With each primary and caucus in this presidential election, I realize how stupid I am.
When I wrote Pharisees and Tax Collectors, Part I two weeks ago, I was certain I saw the beginnings of a voter revolt against phoney, moneyed candidates, specifically Democrat Hillary Rodham Clinton and former Massachusetts Gov. Mitt Romney.
Mike Huckabee’s sincere, everyman persona was connecting with voters in Iowa, and while I thought his success would be short-lived, John McCain’s resurgence in New Hampshire would be a continuation of that sentiment. How could anyone resist the plucky former POW with the maverick brand, especially when compared with the former governor of my state whose political convictions have shifted radically with each position sought?
Within the ranks of the Democrats the surge of Barack Obama – which showed the inevitability of Hillary Clinton’s nomination to be anything but inevitable – was just as heartening. Obama’s powerful, moving oratory and John Edwards’ populist stumping would, I thought, lay bare Hillary’s impersonal calculus. Wounded in the snow swept cornfields of Iowa, Hillary’s supporters, with no emotional connection, would melt away.
What I never saw coming was that the shift toward sincerity would be short-lived. I expected both McCain and Obama to be cresting a wave of party support by now, ready to carry them each to their party’s nominations on the spring tide of Super Duper Tuesday.
Instead, the 2008 iteration of Mitt Romney and his hair has managed to survive a few early losses to score significant, momentum-building wins in Michigan and Nevada. Meanwhile, Senator Carpetbag, stunned into full-on crisis mode after Iowa, has opened wide the bag of political tricks, including her crocodilian tear ducts and the big gun known as former President William Jefferson Clinton. Money and machinery win again; curse my idealism.
And now I’m stuck with an analogy that seemed genius at the time, and that came with the promise of a second chapter. It still is genius.
You see, the parable of the Pharisee and the tax collector was about appearances, and that often those who speak loudest and who put themselves in the spotlight are not what they appear to be.
What do I mean? On the GOP side, Governor Mitt Romney is spending a lot of time and hot air bellowing about how much he is like Ronald Reagan, while conveniently forgetting the political positions he took during his unsuccessful campaign for the U.S. Senate against Ted Kennedy in 1994, or the positions he took during his successful campaign for governor in 2002. Back then, Romney espoused stances that were pro-choice and sympathetic to gay rights. He now tells the GOP base that he is unequivocally pro-life and pro-family.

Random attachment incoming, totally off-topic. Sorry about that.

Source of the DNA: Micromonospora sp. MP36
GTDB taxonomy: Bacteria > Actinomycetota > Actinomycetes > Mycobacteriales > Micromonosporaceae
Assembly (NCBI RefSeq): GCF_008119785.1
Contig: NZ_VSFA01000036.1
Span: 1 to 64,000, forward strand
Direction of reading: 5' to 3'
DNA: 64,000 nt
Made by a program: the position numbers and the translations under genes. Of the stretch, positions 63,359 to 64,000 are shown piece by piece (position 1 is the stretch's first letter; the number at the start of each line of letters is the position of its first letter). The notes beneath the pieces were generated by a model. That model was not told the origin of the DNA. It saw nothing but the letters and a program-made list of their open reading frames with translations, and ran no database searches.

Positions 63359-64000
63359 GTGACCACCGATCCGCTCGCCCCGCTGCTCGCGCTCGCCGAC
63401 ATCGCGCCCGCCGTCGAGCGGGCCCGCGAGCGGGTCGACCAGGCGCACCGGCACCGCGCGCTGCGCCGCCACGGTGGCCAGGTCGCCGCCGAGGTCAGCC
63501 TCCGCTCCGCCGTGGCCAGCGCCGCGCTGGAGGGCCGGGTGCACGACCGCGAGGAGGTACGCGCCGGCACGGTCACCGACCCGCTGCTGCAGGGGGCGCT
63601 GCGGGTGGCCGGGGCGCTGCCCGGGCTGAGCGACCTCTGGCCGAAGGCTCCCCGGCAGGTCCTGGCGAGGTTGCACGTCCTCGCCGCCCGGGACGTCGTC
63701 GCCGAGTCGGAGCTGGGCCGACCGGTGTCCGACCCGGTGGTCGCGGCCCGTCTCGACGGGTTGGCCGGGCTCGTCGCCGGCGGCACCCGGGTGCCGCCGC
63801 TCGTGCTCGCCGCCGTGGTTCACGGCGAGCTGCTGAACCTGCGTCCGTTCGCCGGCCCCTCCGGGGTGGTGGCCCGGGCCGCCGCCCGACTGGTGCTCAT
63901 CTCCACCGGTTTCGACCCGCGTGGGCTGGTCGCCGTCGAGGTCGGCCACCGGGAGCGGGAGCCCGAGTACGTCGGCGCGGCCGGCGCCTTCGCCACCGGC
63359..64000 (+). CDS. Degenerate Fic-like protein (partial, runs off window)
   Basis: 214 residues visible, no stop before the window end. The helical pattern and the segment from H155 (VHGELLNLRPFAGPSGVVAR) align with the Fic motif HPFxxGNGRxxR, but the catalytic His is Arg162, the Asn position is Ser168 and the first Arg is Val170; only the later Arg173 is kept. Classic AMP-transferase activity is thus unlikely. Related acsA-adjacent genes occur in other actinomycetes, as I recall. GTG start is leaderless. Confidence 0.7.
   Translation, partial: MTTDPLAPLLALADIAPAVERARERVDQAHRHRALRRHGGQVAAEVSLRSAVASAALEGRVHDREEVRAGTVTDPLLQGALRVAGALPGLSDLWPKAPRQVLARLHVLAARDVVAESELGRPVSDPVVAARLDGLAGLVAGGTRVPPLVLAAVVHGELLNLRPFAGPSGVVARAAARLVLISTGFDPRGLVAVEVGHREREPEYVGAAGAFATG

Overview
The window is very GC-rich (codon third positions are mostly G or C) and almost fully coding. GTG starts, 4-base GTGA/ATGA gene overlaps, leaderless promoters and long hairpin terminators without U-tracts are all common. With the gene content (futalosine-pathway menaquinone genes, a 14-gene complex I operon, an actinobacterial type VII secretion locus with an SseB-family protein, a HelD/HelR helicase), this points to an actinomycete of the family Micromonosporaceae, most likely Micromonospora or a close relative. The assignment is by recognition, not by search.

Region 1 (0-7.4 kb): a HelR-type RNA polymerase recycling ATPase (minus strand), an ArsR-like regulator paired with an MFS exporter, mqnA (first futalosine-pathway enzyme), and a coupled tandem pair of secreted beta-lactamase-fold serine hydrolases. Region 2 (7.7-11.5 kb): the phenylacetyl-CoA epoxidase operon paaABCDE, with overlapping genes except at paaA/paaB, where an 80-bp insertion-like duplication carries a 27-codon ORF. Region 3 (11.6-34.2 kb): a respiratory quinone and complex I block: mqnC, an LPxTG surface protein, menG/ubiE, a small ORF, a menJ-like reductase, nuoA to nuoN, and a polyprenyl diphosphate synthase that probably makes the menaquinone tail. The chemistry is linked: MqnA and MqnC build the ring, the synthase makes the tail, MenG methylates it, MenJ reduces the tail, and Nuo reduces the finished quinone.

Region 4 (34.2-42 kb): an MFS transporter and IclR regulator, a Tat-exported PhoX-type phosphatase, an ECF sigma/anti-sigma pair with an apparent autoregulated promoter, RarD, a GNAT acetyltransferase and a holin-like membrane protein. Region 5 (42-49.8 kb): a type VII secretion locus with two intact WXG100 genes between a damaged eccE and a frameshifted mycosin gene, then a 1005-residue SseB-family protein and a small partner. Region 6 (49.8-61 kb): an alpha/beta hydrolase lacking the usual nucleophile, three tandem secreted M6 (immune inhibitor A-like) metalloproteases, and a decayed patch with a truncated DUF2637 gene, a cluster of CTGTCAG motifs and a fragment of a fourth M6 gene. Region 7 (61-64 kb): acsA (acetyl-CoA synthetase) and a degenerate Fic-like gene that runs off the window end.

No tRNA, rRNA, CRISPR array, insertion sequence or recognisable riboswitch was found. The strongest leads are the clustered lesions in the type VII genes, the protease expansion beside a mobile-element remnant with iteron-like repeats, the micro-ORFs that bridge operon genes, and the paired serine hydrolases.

He failed to lure jobs to Massachusetts in spite of promising voters he’d use his business connections to do so. In fact, Massachusetts lost ground economically under Romney. He promised, tried, but failed to re-energize a Republican party in the Bay State that holds fewer than 20 percent of the state’s elected seats. Instead, he spent the last half of his one term living out of a suitcase building the network he now hopes will carry him to the GOP nomination and, eventually, the White House. Mitt’s abandonment of the state was felt most acutely by loyal Lieutenant Governor Kerry Healey, who was left high and dry in her failed attempt to succeed Romney on Beacon Hill.
For the Democrats, we’re asked to suspend disbelief and agree that a senator with but seven years in office has thirty-five years of meaningful leadership experience. By that math we’re supposed to credit her time spent as a young staff lawyer working behind the scenes during the Watergate investigation, although her performance at the time was apparently less than exemplary. We’re also supposed to credit her time as first lady, both of Arkansas and the United States. Even the New York Times isn’t buying that one. We’re expected to swallow the notion that a senator with just over one term in office and no major legislation to her credit, is either (depending on the day of the week) an agent of change or a candidate with a record of getting things done in Washington.
I suppose it’s inevitable; the presidential nomination process draws out the politically ambitious every four years, and each time a number of the aspirants demonstrate they are willing to do and say just about anything to get elected. I just wish that the voters would open their minds and eyes and demand a better quality of candidate.